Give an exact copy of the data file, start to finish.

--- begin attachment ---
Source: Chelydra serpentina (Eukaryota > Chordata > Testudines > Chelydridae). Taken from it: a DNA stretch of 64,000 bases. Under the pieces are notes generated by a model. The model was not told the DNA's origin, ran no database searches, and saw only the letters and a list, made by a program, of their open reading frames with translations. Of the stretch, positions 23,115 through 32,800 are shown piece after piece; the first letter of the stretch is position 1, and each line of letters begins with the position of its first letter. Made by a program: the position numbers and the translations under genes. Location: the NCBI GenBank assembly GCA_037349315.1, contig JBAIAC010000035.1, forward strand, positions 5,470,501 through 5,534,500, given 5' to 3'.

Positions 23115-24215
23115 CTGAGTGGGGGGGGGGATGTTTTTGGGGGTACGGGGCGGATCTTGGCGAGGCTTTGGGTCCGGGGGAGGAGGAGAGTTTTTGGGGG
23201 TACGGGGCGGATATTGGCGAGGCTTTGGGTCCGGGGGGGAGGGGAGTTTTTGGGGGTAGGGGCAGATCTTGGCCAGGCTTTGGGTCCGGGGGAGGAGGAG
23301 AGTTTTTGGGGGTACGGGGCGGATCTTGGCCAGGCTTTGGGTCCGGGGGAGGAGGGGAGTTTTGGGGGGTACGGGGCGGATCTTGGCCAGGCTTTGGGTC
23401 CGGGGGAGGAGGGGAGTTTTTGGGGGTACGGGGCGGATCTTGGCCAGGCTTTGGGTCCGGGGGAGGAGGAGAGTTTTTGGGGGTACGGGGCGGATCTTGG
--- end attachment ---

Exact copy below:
Source: Chelydra serpentina (Eukaryota > Chordata > Testudines > Chelydridae). Taken from it: a DNA stretch of 64,000 bases. Under the pieces are notes generated by a model. The model was not told the DNA's origin, ran no database searches, and saw only the letters and a list, made by a program, of their open reading frames with translations. Of the stretch, positions 23,115 through 32,800 are shown piece after piece; the first letter of the stretch is position 1, and each line of letters begins with the position of its first letter. Made by a program: the position numbers and the translations under genes. Location: the NCBI GenBank assembly GCA_037349315.1, contig JBAIAC010000035.1, forward strand, positions 5,470,501 through 5,534,500, given 5' to 3'.

Positions 23115-24215
23115 CTGAGTGGGGGGGGGGATGTTTTTGGGGGTACGGGGCGGATCTTGGCGAGGCTTTGGGTCCGGGGGAGGAGGAGAGTTTTTGGGGG
23201 TACGGGGCGGATATTGGCGAGGCTTTGGGTCCGGGGGGGAGGGGAGTTTTTGGGGGTAGGGGCAGATCTTGGCCAGGCTTTGGGTCCGGGGGAGGAGGAG
23301 AGTTTTTGGGGGTACGGGGCGGATCTTGGCCAGGCTTTGGGTCCGGGGGAGGAGGGGAGTTTTGGGGGGTACGGGGCGGATCTTGGCCAGGCTTTGGGTC
23401 CGGGGGAGGAGGGGAGTTTTTGGGGGTACGGGGCGGATCTTGGCCAGGCTTTGGGTCCGGGGGAGGAGGAGAGTTTTTGGGGGTACGGGGCGGATCTTGG